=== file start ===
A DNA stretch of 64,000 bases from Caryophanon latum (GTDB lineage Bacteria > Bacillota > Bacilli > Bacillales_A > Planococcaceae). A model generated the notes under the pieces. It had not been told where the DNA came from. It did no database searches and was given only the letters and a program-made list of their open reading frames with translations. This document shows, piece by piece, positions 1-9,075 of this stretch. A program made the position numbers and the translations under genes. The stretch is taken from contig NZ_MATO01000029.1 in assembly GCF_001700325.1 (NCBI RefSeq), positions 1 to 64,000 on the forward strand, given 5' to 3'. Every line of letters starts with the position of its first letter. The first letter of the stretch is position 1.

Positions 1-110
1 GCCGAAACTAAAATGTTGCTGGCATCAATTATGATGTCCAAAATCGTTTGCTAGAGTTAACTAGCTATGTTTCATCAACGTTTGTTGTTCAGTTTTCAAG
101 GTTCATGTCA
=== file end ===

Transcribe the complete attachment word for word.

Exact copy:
A DNA stretch of 64,000 bases from Caryophanon latum (GTDB lineage Bacteria > Bacillota > Bacilli > Bacillales_A > Planococcaceae). A model generated the notes under the pieces. It had not been told where the DNA came from. It did no database searches and was given only the letters and a program-made list of their open reading frames with translations. This document shows, piece by piece, positions 1-9,075 of this stretch. A program made the position numbers and the translations under genes. The stretch is taken from contig NZ_MATO01000029.1 in assembly GCF_001700325.1 (NCBI RefSeq), positions 1 to 64,000 on the forward strand, given 5' to 3'. Every line of letters starts with the position of its first letter. The first letter of the stretch is position 1.

Positions 1-110
1 GCCGAAACTAAAATGTTGCTGGCATCAATTATGATGTCCAAAATCGTTTGCTAGAGTTAACTAGCTATGTTTCATCAACGTTTGTTGTTCAGTTTTCAAG
101 GTTCATGTCA